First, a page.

Year C: October 30, 2016
First Reading: Habakkuk 1:1-4;2:1-4
Click Clack Moo by Doreen Cronin
(Written for ages 2-5)
Comment: “How long shall I cry for help, and you will not listen?” There’s certainly a place of connection for words like these in our current context. Daily we hear and read stories in the news of violence, injustice, and lament. While it’s important for us to use texts like these to facilitate discussions of violence and injustice, that is probably not the best point of connection for young children. Help the children of your church connect with this text by exploring the concept of lament. Farmer Brown’s cows provide a humorous example of lament as they cry out for an end to cold nights in the barn, via electric blankets. Their cries turn to action, they go on strike, and eventually their “how long” comes to an end. As you read this text and story, invite the children of your church to share their own stories of lament and working for something unfair to change.
Second Reading: 2 Thessalonians 1:1-4, 11-12
Steamboat School by Deborah Hopkinson
(Written for ages 7-11)
Comment: “Therefore we ourselves boast of you among the churches of God for your steadfastness and faith during all your persecutions and the afflictions that you are enduring.” Paul is encouraging the faith of the Thessalonians as they face persecution for their identity. When their school is closed due to a new Missouri law, Reverend John and his students remain steadfast and faithful. They endure in the midst of persecution by building a school in the middle of the Mississippi River. Hopkinson’s book reminds readers that the bravery require to endure may sometimes be large, but it might also “be a small thing, like lighting a candle, opening a book, or dipping and oar into still, deep water.” As you read this text and story, invite your congregation to share stories and steadfast faith, endurance, and courage.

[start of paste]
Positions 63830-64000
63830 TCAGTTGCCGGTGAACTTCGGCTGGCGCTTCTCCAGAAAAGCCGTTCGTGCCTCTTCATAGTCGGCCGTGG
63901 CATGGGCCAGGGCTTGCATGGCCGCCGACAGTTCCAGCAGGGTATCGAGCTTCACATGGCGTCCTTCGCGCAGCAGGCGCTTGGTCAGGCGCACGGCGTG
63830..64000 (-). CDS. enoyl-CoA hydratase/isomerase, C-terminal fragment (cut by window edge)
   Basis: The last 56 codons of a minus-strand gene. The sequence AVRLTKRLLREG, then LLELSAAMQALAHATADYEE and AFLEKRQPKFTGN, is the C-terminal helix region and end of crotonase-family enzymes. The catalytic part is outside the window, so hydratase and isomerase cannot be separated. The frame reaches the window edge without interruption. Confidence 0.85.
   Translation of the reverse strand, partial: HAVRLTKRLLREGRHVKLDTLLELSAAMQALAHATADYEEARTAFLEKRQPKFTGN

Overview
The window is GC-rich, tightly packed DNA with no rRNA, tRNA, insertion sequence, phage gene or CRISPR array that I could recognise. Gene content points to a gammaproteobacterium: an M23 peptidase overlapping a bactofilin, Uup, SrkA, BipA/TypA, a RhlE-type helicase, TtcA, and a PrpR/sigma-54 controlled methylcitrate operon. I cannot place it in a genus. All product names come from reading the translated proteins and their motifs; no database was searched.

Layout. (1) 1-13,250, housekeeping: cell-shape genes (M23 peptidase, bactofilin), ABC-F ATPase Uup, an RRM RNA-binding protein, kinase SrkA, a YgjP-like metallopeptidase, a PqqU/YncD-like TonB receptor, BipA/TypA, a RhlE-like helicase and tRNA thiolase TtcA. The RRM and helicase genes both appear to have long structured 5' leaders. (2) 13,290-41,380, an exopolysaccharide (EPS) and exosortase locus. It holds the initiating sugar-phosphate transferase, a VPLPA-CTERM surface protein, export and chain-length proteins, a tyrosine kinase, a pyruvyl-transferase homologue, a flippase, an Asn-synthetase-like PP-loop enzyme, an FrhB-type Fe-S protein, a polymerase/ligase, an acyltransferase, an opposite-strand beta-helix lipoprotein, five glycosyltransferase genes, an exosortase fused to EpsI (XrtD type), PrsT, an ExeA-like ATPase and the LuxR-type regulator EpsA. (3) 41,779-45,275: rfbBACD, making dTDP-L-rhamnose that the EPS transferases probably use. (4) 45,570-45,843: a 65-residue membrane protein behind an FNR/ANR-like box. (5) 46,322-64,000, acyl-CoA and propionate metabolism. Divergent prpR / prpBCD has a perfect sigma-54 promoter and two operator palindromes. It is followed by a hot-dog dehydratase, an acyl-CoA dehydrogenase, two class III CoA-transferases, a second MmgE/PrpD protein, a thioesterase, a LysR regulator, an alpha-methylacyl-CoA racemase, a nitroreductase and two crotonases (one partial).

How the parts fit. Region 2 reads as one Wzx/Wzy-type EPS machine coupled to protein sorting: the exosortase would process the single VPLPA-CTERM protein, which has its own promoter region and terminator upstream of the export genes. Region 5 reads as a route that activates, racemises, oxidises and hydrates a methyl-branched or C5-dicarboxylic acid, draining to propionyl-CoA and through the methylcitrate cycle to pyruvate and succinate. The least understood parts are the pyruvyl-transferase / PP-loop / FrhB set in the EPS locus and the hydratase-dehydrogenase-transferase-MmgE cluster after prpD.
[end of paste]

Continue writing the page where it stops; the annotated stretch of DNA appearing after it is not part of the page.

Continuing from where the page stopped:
Gospel Reading: Luke 19:1-10
Mustache! by Mac Barnett
(Written for ages 5-9)
Comment: Educator Carolyn Brown points out one of the themes of Zacchaeus’s story that speaks to children: “People CAN change. Zacchaeus changed. You can change. People around you can change.” Mustache is the story of a king so self-absorbed he fails to meet any of his subjects needs. The people hate his greed and thoughtlessness. The story closes hinting at the king’s transformation–yes, even a greedy, self-absorbed king can change! We can experience this text and story from the perspective of the crowds, or the ones being transformed. As you reflect on this text and story, wonder together with your congregation about what it is like to witness or experience great transformation.
Noell Rathbun-Cook, Union Presbyterian Seminary alumna and Minister of Children at Grace Baptist Church in Richmond,VA, will be the writer for the Lectionary Links (RCL) for the next nine weeks.